Microsoft Renames SharePoint Services

 
 
By Peter Galli  |  Posted 2003-03-03 Email Print this article Print
 
 
 
 
 
 
 

Microsoft changes the name of its team collaboration technology, SharePoint Team Services, to Windows SharePoint Services.

Microsoft Corp. has again changed the product name of a shipping product. On Monday, the Redmond, Wash., firm said it was changing the name of its team collaboration technology, SharePoint Team Services, to Windows SharePoint Services. Microsoft said the change reflects its "commitment to providing strategic platform services that are designed specifically to improve information worker productivity." The name change follows Microsofts recent decision to change the name of its upcoming server family from Windows .Net Sever 2003 to Windows Server 2003.
Windows SharePoint Services is a Web-based team collaboration environment that allows anyone with a Web browser to create and access virtual workspaces for managing documents, discussions, lists, surveys and other important contextual information, such as team member status and presence.
It is designed as an out-of-the-box solution for team collaboration and built on the Microsoft .Net Framework. New functionality can be added to any Windows SharePoint Services site using server-side ASP.Net controls called Web Parts. "Windows SharePoint Services is a powerful collaboration platform enabled with Windows Server 2003. In todays world, basic file sharing isnt enough. Windows SharePoint Services is the next-generation platform for file sharing and team collaboration. It redefines the way teams work together and share information, increasing the productivity of your entire company," Bill Veghte, Microsofts corporate vice president of the Windows Server Group, said in a statement. Microsoft intends to allow a number of its products to take advantage of Windows SharePoint Services, including Office 2003, the next version of Office, the InfoPath information-gathering program, the OneNote note-taking program, the FrontPage Web site creation and management tool, and SharePoint Portal Server. It will also be available for Windows Server 2003 customers by the middle of this year.
However, a Microsoft spokesman told eWEEK on Monday that as packaging "hasnt been finalized for Office 11 [2003] or OneNote yet, Windows SharePoint Services will be a free technology available via SharePoint Portal Server Version 2 and Windows Server 2003, where it will be provided as part of a Windows update to Windows Server 2003 customer in mid-2003." Windows SharePoint Services integration with Office 2003 allows users to collaborate on an ad hoc basis. The check-in/check-out feature of the new Document Workspace lets several information workers work on the same document without overwriting each others changes, allows them to receive real-time notices of changes, and enables them to be connected directly to other editors via Windows Messenger. The Document Workspace connects to a Windows SharePoint Services Web site, where users have access to shared task lists, calendars, discussion strings and new Meeting Workspaces. Microsofts SharePoint Portal Server will also take advantage of the Windows SharePoint Services platform to deliver cross-site search capability and line-of-business application integration. SharePoint Portal Server also allows portal pages to be created for people, information and organizations, Veghte said. Latest Microsoft News: Search for more stories by Peter Galli.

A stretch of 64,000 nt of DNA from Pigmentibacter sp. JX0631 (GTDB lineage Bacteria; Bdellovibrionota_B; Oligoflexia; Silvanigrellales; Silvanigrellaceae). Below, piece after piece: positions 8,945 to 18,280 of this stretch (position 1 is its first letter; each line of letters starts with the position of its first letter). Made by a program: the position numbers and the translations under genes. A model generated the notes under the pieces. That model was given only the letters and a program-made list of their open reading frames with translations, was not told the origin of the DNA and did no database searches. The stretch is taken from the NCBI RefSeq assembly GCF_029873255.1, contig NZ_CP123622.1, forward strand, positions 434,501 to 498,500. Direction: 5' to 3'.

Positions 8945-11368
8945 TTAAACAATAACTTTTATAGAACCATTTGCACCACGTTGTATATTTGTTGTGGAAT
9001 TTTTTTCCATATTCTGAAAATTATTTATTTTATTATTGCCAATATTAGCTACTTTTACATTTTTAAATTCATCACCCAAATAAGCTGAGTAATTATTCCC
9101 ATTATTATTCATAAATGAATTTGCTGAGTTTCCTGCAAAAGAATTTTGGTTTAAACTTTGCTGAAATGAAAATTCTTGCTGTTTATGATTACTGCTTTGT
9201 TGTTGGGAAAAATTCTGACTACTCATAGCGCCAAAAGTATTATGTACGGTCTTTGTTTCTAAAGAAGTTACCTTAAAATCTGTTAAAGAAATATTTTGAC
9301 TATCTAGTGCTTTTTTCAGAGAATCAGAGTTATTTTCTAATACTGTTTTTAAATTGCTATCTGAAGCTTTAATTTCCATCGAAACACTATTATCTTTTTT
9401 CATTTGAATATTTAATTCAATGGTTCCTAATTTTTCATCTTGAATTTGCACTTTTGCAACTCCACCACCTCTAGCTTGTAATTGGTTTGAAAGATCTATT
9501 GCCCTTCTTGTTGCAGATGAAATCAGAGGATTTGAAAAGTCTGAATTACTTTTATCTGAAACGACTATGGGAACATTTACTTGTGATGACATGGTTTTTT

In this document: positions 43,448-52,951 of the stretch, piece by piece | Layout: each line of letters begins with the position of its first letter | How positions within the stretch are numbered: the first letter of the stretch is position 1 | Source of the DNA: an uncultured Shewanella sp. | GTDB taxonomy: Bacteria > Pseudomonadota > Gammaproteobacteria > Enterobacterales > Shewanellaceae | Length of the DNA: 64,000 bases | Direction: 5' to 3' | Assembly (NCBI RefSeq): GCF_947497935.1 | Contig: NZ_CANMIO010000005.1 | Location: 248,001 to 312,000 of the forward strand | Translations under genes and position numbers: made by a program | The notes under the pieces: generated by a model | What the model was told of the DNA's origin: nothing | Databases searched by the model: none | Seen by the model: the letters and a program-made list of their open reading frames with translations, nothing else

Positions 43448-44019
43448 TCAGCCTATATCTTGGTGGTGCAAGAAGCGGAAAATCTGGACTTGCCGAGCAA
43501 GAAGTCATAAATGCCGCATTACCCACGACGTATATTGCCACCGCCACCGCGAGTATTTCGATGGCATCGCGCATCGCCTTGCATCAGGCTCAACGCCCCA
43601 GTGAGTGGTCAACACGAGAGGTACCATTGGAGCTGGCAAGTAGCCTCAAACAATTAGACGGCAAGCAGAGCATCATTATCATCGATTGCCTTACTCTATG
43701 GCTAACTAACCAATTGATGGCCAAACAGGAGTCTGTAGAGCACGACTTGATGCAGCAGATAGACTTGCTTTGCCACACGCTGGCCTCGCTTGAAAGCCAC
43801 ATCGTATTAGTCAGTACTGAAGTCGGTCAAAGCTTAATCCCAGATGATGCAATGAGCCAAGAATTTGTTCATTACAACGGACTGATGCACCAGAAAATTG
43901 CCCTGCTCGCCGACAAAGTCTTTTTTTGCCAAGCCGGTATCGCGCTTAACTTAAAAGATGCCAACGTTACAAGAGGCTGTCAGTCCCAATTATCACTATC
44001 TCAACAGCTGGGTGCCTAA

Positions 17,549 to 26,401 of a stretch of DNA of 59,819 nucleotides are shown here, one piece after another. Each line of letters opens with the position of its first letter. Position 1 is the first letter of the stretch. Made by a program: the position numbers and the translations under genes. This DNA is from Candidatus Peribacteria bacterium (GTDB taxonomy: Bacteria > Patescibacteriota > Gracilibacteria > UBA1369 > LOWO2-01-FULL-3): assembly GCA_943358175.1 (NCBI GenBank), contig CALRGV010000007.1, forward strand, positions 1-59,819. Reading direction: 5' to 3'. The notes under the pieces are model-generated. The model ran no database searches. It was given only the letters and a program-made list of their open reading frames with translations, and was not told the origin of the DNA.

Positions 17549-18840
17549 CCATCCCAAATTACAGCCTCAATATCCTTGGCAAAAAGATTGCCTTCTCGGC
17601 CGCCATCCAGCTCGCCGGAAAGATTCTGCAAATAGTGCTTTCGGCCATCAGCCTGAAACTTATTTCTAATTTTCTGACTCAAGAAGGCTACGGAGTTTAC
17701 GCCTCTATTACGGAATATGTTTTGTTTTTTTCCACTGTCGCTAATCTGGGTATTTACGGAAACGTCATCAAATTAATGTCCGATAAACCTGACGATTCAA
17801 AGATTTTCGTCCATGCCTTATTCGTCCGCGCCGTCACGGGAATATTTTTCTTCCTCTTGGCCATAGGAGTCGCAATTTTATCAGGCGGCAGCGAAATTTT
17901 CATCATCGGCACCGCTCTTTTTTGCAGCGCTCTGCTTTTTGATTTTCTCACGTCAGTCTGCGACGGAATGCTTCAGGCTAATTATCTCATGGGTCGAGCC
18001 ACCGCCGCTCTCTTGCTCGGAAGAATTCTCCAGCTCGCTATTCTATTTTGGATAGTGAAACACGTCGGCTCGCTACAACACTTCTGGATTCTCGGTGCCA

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Peter Galli has been a financial/technology reporter for 12 years at leading publications in South Africa, the UK and the US. He has been Investment Editor of South Africa's Business Day Newspaper, the sister publication of the Financial Times of London.

He was also Group Financial Communications Manager for First National Bank, the second largest banking group in South Africa before moving on to become Executive News Editor of Business Report, the largest daily financial newspaper in South Africa, owned by the global Independent Newspapers group.

He was responsible for a national reporting team of 20 based in four bureaus. He also edited and contributed to its weekly technology page, and launched a financial and technology radio service supplying daily news bulletins to the national broadcaster, the South African Broadcasting Corporation, which were then distributed to some 50 radio stations across the country.

He was then transferred to San Francisco as Business Report's U.S. Correspondent to cover Silicon Valley, trade and finance between the US, Europe and emerging markets like South Africa. After serving that role for more than two years, he joined eWeek as a Senior Editor, covering software platforms in August 2000.

He has comprehensively covered Microsoft and its Windows and .Net platforms, as well as the many legal challenges it has faced. He has also focused on Sun Microsystems and its Solaris operating environment, Java and Unix offerings. He covers developments in the open source community, particularly around the Linux kernel and the effects it will have on the enterprise.

He has written extensively about new products for the Linux and Unix platforms, the development of open standards and critically looked at the potential Linux has to offer an alternative operating system and platform to Windows, .Net and Unix-based solutions like Solaris.

His interviews with senior industry executives include Microsoft CEO Steve Ballmer, Linus Torvalds, the original developer of the Linux operating system, Sun CEO Scot McNealy, and Bill Zeitler, a senior vice president at IBM.

For numerous examples of his writing you can search under his name at the eWEEK Website at www.eweek.com.

 
 
 
 
 
 
 

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